Thanks to improving living standards around the world, and geo-arbitrage, more and more are looking at retiring overseas. In this guide, I explore the pros and cons, detail how to get started and share some useful advice.
Quality of life
Maintaining a high quality of life as far as possible into retirement should obviously be a major concern for all of us. What constitutes a high quality of life differs from one person to another, however, and defining what it means for you should be the first thing you do. Is it warm weather? Proximity to the ocean? A vibrant nightlife? If what constitutes a high quality of life for you is rain, wind, hill walking, whiskey and you currently live in Scotland, expatriation may not be your best option. Most people desire something they cannot get at home, however, and retiring overseas represents a real opportunity to change that. Think of a beach loving Belgian moving to the Australian Gold Coast, for example, or a Hong Kong ski enthusiast moving to Whistler. You get the picture.
What is geo arbitrage, I hear you say? It is a very simple concept: you earn money in a high income country then spend it in a low cost country. This artificially increases your purchasing power. Let me give you an example: John plans to retire on a 40000 USD a year pension. John currently lives in Seattle where according to his calculations, he will be unable to maintain his current lifestyle on that amount. He may even be forced to move out of the city or downsize significantly. I think it is fair to say that under those circumstances, it does not make a lot of sense for John to retire in Seattle. If John was to instead retire in a place like the island of Penang (Malaysia) with the same pension, he would be able to afford an oceanfront condo, three restaurant meals per day and many activities every month. Given those circumstances, what do you think John should do?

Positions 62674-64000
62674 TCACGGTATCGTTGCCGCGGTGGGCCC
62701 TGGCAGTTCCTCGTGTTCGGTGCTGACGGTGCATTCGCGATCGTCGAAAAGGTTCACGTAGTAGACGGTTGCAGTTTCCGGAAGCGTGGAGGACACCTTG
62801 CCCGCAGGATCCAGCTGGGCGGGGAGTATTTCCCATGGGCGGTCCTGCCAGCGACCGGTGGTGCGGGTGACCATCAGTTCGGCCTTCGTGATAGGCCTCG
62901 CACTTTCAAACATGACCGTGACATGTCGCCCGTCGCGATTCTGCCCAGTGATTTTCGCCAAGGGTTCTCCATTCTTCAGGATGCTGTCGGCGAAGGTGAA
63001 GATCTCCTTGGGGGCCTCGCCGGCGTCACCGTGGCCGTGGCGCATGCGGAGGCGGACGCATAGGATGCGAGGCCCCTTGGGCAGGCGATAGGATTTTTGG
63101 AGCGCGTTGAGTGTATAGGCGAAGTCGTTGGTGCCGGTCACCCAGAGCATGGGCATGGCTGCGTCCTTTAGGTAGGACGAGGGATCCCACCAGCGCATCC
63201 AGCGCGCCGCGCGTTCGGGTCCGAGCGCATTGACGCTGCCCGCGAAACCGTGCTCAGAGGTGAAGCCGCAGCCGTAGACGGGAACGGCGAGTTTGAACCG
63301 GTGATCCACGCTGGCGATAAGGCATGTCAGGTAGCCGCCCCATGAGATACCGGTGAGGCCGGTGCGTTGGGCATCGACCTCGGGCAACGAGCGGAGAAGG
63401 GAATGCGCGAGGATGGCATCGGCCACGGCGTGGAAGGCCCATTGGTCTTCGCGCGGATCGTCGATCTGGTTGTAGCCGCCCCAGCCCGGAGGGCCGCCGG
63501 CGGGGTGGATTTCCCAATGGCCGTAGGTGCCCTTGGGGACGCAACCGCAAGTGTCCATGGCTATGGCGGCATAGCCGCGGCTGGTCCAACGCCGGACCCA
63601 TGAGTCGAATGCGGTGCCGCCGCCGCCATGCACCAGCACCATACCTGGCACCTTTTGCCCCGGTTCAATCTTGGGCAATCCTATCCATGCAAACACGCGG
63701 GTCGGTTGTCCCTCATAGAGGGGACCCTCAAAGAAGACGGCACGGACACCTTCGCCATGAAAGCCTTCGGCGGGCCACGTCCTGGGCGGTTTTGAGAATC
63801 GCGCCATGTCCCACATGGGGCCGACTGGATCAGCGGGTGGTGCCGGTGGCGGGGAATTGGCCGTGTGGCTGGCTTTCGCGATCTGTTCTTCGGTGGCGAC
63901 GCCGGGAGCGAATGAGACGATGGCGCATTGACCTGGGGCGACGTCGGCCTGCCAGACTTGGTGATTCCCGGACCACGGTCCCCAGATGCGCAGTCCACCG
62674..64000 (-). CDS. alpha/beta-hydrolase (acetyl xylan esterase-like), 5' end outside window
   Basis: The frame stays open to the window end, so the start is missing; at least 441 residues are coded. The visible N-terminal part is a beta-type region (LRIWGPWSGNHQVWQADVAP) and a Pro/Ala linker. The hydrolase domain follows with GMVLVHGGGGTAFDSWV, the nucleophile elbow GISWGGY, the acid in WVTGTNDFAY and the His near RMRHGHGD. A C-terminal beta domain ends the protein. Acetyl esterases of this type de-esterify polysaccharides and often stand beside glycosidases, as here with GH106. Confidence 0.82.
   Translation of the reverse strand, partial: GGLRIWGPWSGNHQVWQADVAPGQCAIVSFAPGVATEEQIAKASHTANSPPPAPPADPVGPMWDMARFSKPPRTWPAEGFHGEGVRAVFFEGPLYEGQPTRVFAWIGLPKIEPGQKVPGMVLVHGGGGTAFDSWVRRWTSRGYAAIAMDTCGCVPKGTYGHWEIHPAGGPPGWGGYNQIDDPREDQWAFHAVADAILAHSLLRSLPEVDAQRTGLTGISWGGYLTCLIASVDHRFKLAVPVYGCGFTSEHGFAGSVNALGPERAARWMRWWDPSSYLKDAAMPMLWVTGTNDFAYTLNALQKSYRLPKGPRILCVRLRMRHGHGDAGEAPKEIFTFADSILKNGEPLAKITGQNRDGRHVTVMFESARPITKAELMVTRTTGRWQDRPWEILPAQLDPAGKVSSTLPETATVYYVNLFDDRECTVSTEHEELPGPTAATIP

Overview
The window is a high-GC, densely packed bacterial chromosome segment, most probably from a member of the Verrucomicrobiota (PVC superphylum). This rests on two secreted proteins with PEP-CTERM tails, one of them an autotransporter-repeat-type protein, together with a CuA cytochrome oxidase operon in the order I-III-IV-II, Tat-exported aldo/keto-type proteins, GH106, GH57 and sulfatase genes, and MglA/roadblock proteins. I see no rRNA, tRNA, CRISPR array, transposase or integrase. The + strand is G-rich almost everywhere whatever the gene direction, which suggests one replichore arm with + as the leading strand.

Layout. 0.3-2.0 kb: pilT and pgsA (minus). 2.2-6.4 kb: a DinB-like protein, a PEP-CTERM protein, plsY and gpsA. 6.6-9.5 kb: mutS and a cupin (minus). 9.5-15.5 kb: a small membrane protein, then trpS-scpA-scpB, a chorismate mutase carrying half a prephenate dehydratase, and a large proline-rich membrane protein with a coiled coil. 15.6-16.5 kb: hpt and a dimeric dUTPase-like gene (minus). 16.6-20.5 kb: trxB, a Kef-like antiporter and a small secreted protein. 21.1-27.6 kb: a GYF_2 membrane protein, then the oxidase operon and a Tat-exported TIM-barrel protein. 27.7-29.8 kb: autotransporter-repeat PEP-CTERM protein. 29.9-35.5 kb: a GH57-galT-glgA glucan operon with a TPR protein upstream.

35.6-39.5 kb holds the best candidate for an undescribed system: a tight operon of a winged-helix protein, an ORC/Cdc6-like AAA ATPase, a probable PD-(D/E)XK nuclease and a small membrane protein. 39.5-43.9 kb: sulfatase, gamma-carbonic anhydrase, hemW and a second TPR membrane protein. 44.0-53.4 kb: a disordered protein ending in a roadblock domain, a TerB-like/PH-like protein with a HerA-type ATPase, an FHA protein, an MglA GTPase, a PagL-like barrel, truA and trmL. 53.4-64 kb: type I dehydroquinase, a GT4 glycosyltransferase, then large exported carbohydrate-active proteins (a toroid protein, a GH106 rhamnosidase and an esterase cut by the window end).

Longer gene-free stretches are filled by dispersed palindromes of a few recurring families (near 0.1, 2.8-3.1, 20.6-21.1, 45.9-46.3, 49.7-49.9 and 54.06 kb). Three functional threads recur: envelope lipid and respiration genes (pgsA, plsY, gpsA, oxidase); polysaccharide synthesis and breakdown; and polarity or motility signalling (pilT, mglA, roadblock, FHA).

From my own experience, I have never been happier than since I moved to a location with a large community of like minded individuals. In the small town in Canada where I grew up, I stopped fitting in once I started expanding my worldview and living “unconventionally”. When I moved to Asia, I discovered a strong community of perpetual travellers based there and for the first time in a long while I really began to feel at home. For you it may be fishing or golf or whatever really, being surrounded by people who share your passions and lifestyle is incredible and will definitely have an impact on your quality of life.
Retiring overseas is a great way to experience new cultures and open doors that were previously closed. For example, if you are a spicy food fanatic, moving to a place like Thailand could allow you not only to eat spicy food everyday but also items that may be banned in your home country (some exotic meats for example). Exotic food is not the only cultural element you will encounter in your new country, the way of life will be different, people will view things differently and will interact with each other differently. Depending on your personality and beliefs, this may be a pro or a con.